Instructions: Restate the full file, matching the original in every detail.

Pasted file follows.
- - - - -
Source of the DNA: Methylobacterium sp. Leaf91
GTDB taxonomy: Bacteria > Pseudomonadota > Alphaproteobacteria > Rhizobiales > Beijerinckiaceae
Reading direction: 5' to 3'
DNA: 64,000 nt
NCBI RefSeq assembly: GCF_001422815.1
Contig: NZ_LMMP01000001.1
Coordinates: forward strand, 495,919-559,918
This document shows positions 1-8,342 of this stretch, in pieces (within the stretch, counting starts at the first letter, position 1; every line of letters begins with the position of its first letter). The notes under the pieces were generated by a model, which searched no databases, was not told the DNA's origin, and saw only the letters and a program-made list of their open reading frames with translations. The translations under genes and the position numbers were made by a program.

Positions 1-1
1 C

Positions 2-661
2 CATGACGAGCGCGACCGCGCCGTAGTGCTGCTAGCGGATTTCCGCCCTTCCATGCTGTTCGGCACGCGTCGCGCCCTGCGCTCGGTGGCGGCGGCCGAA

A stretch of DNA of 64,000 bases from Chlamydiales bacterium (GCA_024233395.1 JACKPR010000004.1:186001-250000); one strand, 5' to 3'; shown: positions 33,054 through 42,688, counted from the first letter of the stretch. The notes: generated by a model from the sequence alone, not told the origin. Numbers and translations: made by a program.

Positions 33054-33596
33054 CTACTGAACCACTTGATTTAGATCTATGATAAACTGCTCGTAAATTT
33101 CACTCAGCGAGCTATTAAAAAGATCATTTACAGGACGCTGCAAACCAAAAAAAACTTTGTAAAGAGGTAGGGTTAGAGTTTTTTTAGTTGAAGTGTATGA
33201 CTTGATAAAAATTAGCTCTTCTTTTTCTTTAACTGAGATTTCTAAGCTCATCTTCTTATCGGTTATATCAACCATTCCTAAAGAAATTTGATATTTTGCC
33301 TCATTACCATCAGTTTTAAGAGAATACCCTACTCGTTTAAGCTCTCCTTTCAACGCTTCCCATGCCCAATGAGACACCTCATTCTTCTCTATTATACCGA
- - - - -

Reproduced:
Source of the DNA: Methylobacterium sp. Leaf91
GTDB taxonomy: Bacteria > Pseudomonadota > Alphaproteobacteria > Rhizobiales > Beijerinckiaceae
Reading direction: 5' to 3'
DNA: 64,000 nt
NCBI RefSeq assembly: GCF_001422815.1
Contig: NZ_LMMP01000001.1
Coordinates: forward strand, 495,919-559,918
This document shows positions 1-8,342 of this stretch, in pieces (within the stretch, counting starts at the first letter, position 1; every line of letters begins with the position of its first letter). The notes under the pieces were generated by a model, which searched no databases, was not told the DNA's origin, and saw only the letters and a program-made list of their open reading frames with translations. The translations under genes and the position numbers were made by a program.

Positions 1-1
1 C

Positions 2-661
2 CATGACGAGCGCGACCGCGCCGTAGTGCTGCTAGCGGATTTCCGCCCTTCCATGCTGTTCGGCACGCGTCGCGCCCTGCGCTCGGTGGCGGCGGCCGAA

A stretch of DNA of 64,000 bases from Chlamydiales bacterium (GCA_024233395.1 JACKPR010000004.1:186001-250000); one strand, 5' to 3'; shown: positions 33,054 through 42,688, counted from the first letter of the stretch. The notes: generated by a model from the sequence alone, not told the origin. Numbers and translations: made by a program.

Positions 33054-33596
33054 CTACTGAACCACTTGATTTAGATCTATGATAAACTGCTCGTAAATTT
33101 CACTCAGCGAGCTATTAAAAAGATCATTTACAGGACGCTGCAAACCAAAAAAAACTTTGTAAAGAGGTAGGGTTAGAGTTTTTTTAGTTGAAGTGTATGA
33201 CTTGATAAAAATTAGCTCTTCTTTTTCTTTAACTGAGATTTCTAAGCTCATCTTCTTATCGGTTATATCAACCATTCCTAAAGAAATTTGATATTTTGCC
33301 TCATTACCATCAGTTTTAAGAGAATACCCTACTCGTTTAAGCTCTCCTTTCAACGCTTCCCATGCCCAATGAGACACCTCATTCTTCTCTATTATACCGA